Ukrainians overwhelmingly favor Christmas and Easter over Labor Day and Soviet Victory Day

Children are playing near the tanks' exhibition near the Motherland Monument in Kyiv
Children are playing near the tanks' exhibition near the Motherland Monument in Kyiv

Christmas and Easter have emerged as the most popular holidays in Ukraine (70% and 68%, respectively), while Labor Day on May 1 and the former Soviet Victory Day on May 9 are now the least celebrated, according to a survey by the Kyiv International Institute of Sociology (KIIS) conducted from Feb. 17-23 and published on May 8.

Between 2010 and 2021, the popularity of Labor Day held steady, with only 12% of Ukrainians considering it an important or favorite holiday in both years. By 2024, support had fallen to just 4%, making it the least popular holiday among Ukrainians.

Read also: Unity Day 2024: How to celebrate the day dedicated to showing the strength of the Ukrainian nation

Victory Day on May 9, however, has seen a marked decline in support. In 2010, 58% of Ukrainians viewed it as important. By 2021, only 30% felt the same. Now, in 2024, just 11% consider it significant, leaving it second only to Labor Day as one of the least popular holidays. In 2024, May 8 is now celebrated as the Day of Remembrance and Victory over Nazism in the Second World War of 1939−1945.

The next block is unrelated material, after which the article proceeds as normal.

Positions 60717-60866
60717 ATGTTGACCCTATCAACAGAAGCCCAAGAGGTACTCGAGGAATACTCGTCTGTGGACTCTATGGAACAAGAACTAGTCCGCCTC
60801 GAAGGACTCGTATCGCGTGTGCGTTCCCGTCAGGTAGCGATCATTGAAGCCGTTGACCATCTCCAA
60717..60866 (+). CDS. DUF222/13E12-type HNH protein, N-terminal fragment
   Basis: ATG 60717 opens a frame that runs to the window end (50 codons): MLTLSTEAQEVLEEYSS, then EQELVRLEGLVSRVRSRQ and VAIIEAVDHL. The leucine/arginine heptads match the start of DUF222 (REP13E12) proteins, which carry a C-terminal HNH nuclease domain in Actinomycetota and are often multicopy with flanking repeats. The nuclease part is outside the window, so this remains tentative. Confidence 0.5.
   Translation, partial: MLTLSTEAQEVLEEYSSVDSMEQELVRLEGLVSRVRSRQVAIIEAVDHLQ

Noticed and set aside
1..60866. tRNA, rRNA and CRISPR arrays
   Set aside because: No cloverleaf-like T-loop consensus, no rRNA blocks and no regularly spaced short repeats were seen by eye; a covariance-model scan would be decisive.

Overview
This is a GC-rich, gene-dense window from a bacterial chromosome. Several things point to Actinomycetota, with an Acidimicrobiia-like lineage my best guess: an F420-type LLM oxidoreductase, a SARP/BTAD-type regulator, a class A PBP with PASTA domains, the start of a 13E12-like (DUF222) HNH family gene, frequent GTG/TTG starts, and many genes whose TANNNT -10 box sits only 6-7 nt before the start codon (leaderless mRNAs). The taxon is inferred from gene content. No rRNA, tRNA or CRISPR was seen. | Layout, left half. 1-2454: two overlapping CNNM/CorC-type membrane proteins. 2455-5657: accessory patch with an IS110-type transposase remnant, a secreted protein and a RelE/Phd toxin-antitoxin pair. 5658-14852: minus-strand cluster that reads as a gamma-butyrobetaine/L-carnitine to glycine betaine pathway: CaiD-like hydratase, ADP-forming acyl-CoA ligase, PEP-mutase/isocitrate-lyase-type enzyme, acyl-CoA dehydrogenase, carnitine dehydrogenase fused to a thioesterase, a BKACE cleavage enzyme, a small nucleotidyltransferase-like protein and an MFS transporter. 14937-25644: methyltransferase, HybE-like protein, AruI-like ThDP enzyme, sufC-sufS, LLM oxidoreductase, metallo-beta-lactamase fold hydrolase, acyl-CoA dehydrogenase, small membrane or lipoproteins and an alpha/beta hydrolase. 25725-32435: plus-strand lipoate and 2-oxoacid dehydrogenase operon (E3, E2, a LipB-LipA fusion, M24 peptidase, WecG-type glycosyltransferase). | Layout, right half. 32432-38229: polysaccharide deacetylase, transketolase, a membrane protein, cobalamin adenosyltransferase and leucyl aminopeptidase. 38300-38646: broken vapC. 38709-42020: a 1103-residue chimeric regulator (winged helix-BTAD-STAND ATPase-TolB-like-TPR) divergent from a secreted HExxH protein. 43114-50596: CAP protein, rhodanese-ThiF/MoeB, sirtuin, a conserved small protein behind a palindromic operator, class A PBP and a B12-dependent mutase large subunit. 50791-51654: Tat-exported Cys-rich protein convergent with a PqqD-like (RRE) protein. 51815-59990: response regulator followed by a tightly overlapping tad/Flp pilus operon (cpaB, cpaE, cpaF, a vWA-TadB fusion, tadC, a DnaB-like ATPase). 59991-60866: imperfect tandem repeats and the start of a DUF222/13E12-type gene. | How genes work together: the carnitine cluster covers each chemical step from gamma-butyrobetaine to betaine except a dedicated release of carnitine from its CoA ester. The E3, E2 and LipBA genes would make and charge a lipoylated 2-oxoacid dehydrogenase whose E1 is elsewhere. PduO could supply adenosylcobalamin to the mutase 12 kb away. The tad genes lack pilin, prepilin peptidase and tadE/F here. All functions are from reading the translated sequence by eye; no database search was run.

Ukrainians now see Christmas, Easter, Independence Day (64%), and the Day of Ukrainian Defenders (58%) as their top celebrations. New Year's, which was once as popular as Christmas and Easter, now ranks fifth at 47%.

Constitution Day, International Women's Day, and Trinity follow with 28%, 21%, and 17% popularity, respectively.

Sociologists also noted that Ukrainians generally treat holidays with love and respect. A year ago, 2% of respondents didn't value any official holidays, but now none of the respondents chose that option.

The survey targeted adults (18+) residing in Ukraine-controlled territories and excluded citizens living in areas not under Ukrainian government control and those who fled abroad after Feb. 24, 2022.

We’re bringing the voice of Ukraine to the world. Support us with a one-time donation, or become a Patron!

Read the original article on The New Voice of Ukraine